A New York Times Bestseller Doug the Pug is the king of pop culture. More than seven million adoring fans on Facebook, Instagram, Twitter, and Snapchat can’t get enough of him. Doug spreads love everywhere he goes, and now with his literary debut, he’s coming to living rooms around the world. It’s hard to find a more well-connected pup than Doug. He’s homies with the hottest stars out there: Justin Bieber, Steven Tyler, Ed Sheeran, John Legend, and Chrissy Teigen, to name just a few. Did you catch him in Fall Out Boy’s latest music video? Doug can ball with the best of them. He’s a rising star and everyone’s favorite squishy face. Doug has made appearances at music festivals including Lollapalooza and the Billboard Hot 100 Music Fest, but he doesn’t let fame go to his head. Doug is a humble pug, but the people have asked for more, so he’s obliged with this awesome New York Times bestselling collection of photos. Doug is a fashion icon, a culinary gourmand, a music enthusiast, and an all-around happenin’ guy. This book is just a sneak peek at some of his greatest adventures so far. From his furry heart to yours, enjoy!
Author: Simon Reynolds
Publisher: Farrar, Straus and Giroux
Release Date: 2011-07-19
One of The Telegraph's Best Music Books 2011 We live in a pop age gone loco for retro and crazy for commemoration. Band re-formations and reunion tours, expanded reissues of classic albums and outtake-crammed box sets, remakes and sequels, tribute albums and mash-ups . . . But what happens when we run out of past? Are we heading toward a sort of culturalecological catastrophe where the archival stream of pop history has been exhausted? Simon Reynolds, one of the finest music writers of his generation, argues that we have indeed reached a tipping point, and that although earlier eras had their own obsessions with antiquity—the Renaissance with its admiration for Roman and Greek classicism, the Gothic movement's invocations of medievalism—never has there been a society so obsessed with the cultural artifacts of its own immediate past. Retromania is the first book to examine the retro industry and ask the question: Is this retromania a death knell for any originality and distinctiveness of our own?
Author: Kevin Harvey
Publisher: Thomas Nelson
Release Date: 2015-03-24
Somehow, it’s hard to picture pop culture and Christianity going hand-in-hand, but maybe we simply aren't looking at things the right way. All You Want to Know About the Bible in Pop Culture reveals places where readers may be surprised to find redeeming values and gospel messages in today’s movies, music, popular TV shows, and much more! When you look closely, past the outrageous outfits and the antics of teen pop-sensations, it’s easy to see that from the big screen to the small screen and right down to the radio waves, God and His stories are still prevalent in pop culture today. There are movies and television shows that speak eternal truth, reality show families who represent believers well, even fictional Christians portrayed in a positive light. And if you listen closely, musicians are still conversing with God as the original songwriters of the Bible did. For the reader searching for meaning in media today, All You Want to Know About the Bible in Pop Culture is the perfect choice. Features include: Fun Bible-based facts and trivia questions Examples of biblical messages from current TV shows, films, and pop songs A casual and engaging resource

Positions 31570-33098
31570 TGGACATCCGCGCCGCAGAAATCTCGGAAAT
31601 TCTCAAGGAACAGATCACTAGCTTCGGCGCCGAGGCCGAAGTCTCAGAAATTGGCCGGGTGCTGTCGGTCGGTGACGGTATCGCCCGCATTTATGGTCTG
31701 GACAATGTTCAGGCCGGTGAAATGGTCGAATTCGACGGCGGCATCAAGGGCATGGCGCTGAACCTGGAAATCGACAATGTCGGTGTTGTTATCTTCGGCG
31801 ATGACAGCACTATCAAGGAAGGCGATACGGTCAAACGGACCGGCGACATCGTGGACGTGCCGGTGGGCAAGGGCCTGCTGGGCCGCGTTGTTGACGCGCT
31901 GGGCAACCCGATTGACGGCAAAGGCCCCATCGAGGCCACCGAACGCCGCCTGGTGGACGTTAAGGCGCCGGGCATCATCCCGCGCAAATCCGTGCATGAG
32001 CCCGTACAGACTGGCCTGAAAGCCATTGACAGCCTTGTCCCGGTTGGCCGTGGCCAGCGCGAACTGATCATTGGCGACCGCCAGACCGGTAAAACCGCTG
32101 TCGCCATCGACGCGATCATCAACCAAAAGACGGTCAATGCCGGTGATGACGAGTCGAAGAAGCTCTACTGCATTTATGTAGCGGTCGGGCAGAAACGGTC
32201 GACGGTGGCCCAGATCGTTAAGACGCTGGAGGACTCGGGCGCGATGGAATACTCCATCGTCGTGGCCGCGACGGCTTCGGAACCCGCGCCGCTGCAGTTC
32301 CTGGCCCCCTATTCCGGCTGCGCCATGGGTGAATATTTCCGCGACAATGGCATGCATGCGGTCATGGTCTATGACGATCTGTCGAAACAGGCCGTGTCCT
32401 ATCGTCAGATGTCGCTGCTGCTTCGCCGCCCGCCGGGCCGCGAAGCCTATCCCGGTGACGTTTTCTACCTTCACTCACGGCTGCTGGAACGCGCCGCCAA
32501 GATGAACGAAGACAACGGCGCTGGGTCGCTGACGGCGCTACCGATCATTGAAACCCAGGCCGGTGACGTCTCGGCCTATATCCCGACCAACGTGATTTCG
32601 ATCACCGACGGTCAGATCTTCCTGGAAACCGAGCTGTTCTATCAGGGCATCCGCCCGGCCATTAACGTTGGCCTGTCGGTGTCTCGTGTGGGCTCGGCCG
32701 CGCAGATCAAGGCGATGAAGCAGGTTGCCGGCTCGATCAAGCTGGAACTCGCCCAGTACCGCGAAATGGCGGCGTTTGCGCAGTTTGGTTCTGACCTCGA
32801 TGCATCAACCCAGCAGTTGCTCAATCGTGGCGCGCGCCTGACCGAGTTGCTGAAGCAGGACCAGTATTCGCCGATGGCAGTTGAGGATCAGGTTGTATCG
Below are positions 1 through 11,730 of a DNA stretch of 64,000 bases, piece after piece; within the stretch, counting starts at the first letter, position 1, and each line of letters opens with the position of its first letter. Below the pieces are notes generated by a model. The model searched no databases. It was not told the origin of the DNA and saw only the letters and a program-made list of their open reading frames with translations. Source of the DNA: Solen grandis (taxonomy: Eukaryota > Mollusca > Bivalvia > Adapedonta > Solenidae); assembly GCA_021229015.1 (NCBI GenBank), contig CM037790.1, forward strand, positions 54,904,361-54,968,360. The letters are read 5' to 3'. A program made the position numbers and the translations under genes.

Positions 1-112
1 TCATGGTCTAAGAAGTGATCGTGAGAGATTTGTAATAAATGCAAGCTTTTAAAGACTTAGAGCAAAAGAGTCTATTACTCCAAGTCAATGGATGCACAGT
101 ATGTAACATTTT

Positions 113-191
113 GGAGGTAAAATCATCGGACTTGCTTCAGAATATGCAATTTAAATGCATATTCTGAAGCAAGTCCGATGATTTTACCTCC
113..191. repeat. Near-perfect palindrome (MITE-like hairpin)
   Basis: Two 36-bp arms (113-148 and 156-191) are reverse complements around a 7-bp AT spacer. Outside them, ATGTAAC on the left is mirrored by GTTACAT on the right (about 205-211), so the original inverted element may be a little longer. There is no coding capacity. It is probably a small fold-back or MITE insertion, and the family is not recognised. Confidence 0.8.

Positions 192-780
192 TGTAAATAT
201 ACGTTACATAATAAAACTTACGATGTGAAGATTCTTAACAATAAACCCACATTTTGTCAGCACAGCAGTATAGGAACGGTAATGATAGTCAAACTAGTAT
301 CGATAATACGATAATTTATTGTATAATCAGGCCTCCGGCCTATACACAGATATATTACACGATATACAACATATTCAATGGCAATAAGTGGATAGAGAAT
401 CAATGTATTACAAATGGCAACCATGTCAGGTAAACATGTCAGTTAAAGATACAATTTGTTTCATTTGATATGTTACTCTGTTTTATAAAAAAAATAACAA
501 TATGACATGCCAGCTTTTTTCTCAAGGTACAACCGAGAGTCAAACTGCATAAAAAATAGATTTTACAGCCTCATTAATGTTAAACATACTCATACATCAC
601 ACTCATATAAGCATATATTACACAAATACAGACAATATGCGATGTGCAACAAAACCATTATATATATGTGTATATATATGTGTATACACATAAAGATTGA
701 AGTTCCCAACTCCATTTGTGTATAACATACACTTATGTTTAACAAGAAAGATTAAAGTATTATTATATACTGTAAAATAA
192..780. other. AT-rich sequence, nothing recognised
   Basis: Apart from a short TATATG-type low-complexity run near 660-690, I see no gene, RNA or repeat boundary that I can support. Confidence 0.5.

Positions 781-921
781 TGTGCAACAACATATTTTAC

This book offers a rationale for and ways of reading popular culture for peace. It argues that we can improve peacebuilding theory and practice through examining popular culture’s youth revolutionaries and their outcomes - from their digital and plastic renderings to their living embodiments in local struggles for justice. The study combines insights from post-structural, post-colonial, feminist, youth studies and peace and conflict studies theories to analyze the literary themes, political uses, and cultural impacts of two hit book series – Harry Potter and The Hunger Games – tracing how these works have been transformed into visible political practices, including social justice advocacy and government propaganda in the War on Terror. Pop culture production and consumption help maintain global hierarchies of inequality and structural violence but can also connect people across divisions through fandom participation. Including chapters on fan activism, fan fiction, Guantanamo Bay detention center, youth as a discursive construct in IR, and the merchandizing and tourism opportunities connected with The Hunger Games, the book argues that through taking youth-oriented pop culture seriously, we can better understand the local, global and transnational spaces, discourses, and the relations of power, within which meanings and practices of peace are known, negotiated, encoded and obstructed.
Author: Chris Epting
Publisher: Santa Monica Press
Release Date: 2010-07-01
Genre: Social Science
In Hello, It’s Me, pop culture historian Chris Epting celebrates the cultural touchstones of the past 40 years—the music, movies, television, hobbies, and fads that have defined recent generations. Whether it’s shooting hoops with NBA legend Elgin Baylor, drinking whiskey in a Radio City Music Hall broom closet with Ron Wood and Rod Stewart while thousands of fans scream from below, sharing a milkshake with Jerry Lewis, running into Alfred Hitchcock’s stomach as a young child, or jumping on a trampoline with Sally Struthers, Chris Epting takes us on his own strange trip through time, space and hula hoops. Beginning in the 1970s and continuing through the 1980s, 1990s, and up to the present day, Epting writes about the humorous, ironic, poignant, and inspiring moments he’s experienced with a host of pop-culture icons—Mick Jagger, Keith Richards, Jay Leno, Johnny Thunders, Edward Albee, John Cheever, Milton Berle, etc.—as well as his personal memories of the era’s most famous pop-culture fads, products, and gimmicks—Pet Rocks, lava lamps, mood rings, 8-track tapes, bootleg records, Zotz, halter tops, strawberry wine. . . .